Lockdown and Snack Up: How UK Consumers’ Snacking Habits Have Changed This Month

The UK has been in lockdown for nearly four weeks now. We have seen extraordinary shake ups to our daily routines; a whopping 62% are working from home and regular leisure activities are completely off the table.

Today we want to focus on one particular “shake-up” and explore how our snacking habits have changed as a result of being confined to our homes with full fridges and crowded cupboards.

Nearly half of UK consumers either agree or strongly agree that they have snacked more in the past few weeks, with over-indexes amongst younger and more affluent consumers.

“The why” is relatively easy to understand:

  1. In-home snacking is a cheap treat for consumers, with individual units within take-home multipacks working out less expensive
  2. With stockpiled cupboards, snacks are more accessible in the home, meaning there’s no need to venture out to satisfy a craving
  3. Food offers moments of pleasure during days at home which are more static than usual

However, what’s even more interesting to analyse is “the what”.

In recent years there’s been an immense focus on health. Consumer-led market innovation has flooded the snacking category and brought once niche health-led diets, such as high-protein and plant-based, to the front of operator and retailer shelves.

During lockdown health intentions still ring true; three in five consumers agree or strongly agree with the statement “I am trying to make healthy decisions when it comes to snacking”, but what’s the reality? Referring to HIM’s Healthy Snacking report, we can see that only one of the top 10 snack products considered ‘healthy’ by consumers -  fruit - makes it into the top 5 most consumed snacks during lockdown.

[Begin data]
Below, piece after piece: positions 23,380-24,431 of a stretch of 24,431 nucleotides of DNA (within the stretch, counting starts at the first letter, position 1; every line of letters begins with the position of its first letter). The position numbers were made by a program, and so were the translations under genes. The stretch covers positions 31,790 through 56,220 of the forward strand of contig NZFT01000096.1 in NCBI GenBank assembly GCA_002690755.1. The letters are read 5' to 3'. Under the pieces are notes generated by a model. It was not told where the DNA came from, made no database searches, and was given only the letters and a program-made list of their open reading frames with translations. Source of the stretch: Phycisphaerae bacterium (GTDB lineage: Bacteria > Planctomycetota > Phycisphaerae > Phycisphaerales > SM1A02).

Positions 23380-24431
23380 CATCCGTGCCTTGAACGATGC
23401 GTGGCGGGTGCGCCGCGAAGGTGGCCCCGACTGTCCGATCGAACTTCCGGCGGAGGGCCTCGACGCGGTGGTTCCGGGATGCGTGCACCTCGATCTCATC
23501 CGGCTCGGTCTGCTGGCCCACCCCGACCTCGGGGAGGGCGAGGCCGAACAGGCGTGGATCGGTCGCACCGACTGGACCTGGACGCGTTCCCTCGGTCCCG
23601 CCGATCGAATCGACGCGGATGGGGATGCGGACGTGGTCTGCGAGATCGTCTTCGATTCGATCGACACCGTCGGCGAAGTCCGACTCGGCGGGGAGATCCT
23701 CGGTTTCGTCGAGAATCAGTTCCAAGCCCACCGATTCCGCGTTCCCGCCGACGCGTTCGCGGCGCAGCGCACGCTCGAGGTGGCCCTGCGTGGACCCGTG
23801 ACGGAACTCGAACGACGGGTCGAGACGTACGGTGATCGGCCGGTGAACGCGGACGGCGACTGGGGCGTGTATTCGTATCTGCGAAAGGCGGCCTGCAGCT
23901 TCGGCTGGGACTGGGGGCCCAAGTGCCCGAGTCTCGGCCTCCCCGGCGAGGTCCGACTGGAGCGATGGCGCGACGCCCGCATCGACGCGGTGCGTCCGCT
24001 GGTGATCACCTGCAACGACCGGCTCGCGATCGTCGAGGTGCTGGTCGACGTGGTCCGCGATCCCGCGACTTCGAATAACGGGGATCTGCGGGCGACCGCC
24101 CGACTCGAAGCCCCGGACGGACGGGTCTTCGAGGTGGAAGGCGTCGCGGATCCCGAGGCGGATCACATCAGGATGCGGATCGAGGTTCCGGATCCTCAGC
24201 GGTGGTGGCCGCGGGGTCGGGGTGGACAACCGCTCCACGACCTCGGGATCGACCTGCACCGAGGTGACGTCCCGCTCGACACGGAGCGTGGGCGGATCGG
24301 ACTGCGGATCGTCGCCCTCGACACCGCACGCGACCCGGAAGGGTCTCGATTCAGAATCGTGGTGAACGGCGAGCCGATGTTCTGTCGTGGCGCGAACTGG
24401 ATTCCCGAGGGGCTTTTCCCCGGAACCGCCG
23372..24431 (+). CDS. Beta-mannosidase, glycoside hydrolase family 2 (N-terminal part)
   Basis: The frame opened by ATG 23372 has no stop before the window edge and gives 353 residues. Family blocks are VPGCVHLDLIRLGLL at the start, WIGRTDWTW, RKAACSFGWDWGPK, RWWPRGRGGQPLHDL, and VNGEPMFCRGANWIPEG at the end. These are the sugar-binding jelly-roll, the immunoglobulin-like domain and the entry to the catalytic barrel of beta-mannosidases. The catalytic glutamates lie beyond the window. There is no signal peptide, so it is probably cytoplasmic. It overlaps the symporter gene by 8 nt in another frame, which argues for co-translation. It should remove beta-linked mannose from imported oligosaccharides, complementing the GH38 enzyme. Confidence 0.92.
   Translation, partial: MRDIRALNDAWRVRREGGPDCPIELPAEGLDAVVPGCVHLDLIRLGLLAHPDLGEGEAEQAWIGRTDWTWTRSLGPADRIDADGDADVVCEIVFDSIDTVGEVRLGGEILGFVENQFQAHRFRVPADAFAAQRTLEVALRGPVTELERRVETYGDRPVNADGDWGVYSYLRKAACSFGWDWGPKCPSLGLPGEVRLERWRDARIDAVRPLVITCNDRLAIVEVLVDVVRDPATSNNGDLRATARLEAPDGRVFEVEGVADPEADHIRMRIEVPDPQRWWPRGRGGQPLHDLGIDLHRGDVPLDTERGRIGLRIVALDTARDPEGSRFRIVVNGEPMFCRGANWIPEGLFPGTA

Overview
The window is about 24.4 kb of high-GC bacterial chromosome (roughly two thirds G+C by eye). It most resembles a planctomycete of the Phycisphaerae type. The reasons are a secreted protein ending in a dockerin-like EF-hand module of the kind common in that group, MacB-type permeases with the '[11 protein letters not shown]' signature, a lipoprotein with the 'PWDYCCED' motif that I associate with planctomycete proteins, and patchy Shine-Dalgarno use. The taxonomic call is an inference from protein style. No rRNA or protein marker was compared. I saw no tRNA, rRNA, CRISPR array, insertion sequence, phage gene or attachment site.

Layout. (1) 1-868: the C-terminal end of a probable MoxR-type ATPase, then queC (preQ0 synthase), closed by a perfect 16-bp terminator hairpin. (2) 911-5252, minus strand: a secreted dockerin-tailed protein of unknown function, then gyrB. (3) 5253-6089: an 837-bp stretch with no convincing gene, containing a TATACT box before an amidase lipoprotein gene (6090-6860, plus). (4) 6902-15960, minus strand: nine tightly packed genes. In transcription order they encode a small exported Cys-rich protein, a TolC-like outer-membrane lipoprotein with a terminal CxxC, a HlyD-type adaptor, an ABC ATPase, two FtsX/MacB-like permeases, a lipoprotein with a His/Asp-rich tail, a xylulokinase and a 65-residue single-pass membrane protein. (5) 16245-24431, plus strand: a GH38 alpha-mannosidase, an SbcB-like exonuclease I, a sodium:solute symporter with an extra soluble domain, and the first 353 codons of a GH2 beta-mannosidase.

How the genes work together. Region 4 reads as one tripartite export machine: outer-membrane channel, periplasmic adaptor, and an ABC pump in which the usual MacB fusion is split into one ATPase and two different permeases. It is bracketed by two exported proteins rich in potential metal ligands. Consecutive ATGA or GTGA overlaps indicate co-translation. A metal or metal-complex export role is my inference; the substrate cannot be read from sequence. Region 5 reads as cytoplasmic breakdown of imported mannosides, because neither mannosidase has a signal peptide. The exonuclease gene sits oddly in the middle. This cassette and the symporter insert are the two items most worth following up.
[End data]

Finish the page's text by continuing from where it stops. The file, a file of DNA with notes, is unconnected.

This does of course hide some over-indexes amongst specific demographic groups, such as cereal and protein bars for younger consumers and yoghurt for older age groups, but generally it is treat-led categories that top the list.

So, should convenience retailers de-prioritise healthier snacking categories? Certainly not in the long run. Lockdown  is not likely to undo an attitudinal shift that has been evolving for many years.

The short term deserves greater consideration, but the answer should still be no. Whilst treat is winning, health intentions are still high and so retailers must still offer these choices. However, with overall increased snack consumption, retailers may well find themselves needing to restock snacking shelves more often during lockdown, especially for treat-led SKUs with higher consumption rates. These categories are often sold individually in convenience, but as top up increases its share of all missions and frequency falls during this period, we expect to see a greater skew towards multipacks.

 

Insight reports featured in this article

UK Recovery Report 2020

Business implications for grocery and hospitality market stakeholders

 

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